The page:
Italian banks continue to lend to stagnant companies as debt pile mounts

Italian banks continue to lend to stagnant companies as debt

As Italy and Europe more broadly struggle to come to grips with an escalating problem with bad loans, a new paper by economists connected to the Center for Economic Policy Research, a European policy shop, highlights the extent to which Italy’s main banks have stepped up their lending to the country’s most troubled companies. Tim Eisert, a German economist at Erasmus School of Economics in the Netherlands who participated in the study, commented on these issues. 

According to the research paper, the heart of the problem is a nexus of inert banks lending to inert companies that has kept a lid on the recovery of Italy’s economy, the third largest among countries that use the euro. The bank-driven slowdown recalls the zombie lending cycle that Japan entered in the 1990s, leading to its own lost economic decade. ‘Europe has not learned anything from Japan — it has just repeated the same mistakes,’ said Eisert. ‘Mario Draghi may have saved the euro, but we still have undercapitalized banks in Europe.’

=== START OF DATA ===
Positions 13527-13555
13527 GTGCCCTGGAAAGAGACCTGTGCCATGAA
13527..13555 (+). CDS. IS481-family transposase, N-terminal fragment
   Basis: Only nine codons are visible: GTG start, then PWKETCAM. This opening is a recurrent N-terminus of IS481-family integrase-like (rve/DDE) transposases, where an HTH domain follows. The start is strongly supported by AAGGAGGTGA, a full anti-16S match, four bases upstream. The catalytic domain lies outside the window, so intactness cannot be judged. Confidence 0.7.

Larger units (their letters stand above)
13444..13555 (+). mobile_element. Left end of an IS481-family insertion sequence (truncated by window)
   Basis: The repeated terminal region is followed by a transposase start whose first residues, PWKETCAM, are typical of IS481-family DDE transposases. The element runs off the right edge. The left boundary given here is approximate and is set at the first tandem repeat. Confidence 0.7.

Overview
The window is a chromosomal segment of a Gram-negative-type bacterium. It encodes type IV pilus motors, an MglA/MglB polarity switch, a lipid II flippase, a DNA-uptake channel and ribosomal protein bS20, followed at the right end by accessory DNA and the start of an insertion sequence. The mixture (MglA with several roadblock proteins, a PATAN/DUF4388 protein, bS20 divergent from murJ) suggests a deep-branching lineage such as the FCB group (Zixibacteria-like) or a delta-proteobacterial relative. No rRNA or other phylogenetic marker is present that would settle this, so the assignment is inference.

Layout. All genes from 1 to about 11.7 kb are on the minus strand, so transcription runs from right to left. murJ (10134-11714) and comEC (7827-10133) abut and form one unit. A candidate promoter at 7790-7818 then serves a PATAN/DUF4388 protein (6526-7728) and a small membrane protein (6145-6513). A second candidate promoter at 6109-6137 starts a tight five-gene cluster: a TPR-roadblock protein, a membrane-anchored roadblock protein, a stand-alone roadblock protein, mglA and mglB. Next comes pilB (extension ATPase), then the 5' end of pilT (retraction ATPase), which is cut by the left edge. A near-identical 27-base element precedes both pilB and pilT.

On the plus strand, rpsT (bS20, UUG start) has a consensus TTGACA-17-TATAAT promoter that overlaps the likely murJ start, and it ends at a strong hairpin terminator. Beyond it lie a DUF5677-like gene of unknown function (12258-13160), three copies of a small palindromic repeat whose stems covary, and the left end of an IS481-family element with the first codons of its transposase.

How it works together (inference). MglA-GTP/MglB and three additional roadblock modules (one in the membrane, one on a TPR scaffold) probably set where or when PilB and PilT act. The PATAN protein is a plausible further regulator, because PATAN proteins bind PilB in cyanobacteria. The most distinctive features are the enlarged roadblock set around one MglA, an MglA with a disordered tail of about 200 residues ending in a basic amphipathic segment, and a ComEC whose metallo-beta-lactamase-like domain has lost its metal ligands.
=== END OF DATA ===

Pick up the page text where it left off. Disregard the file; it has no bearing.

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Click here to read the full article in The New York Times, d.d. 18th of August, 2016.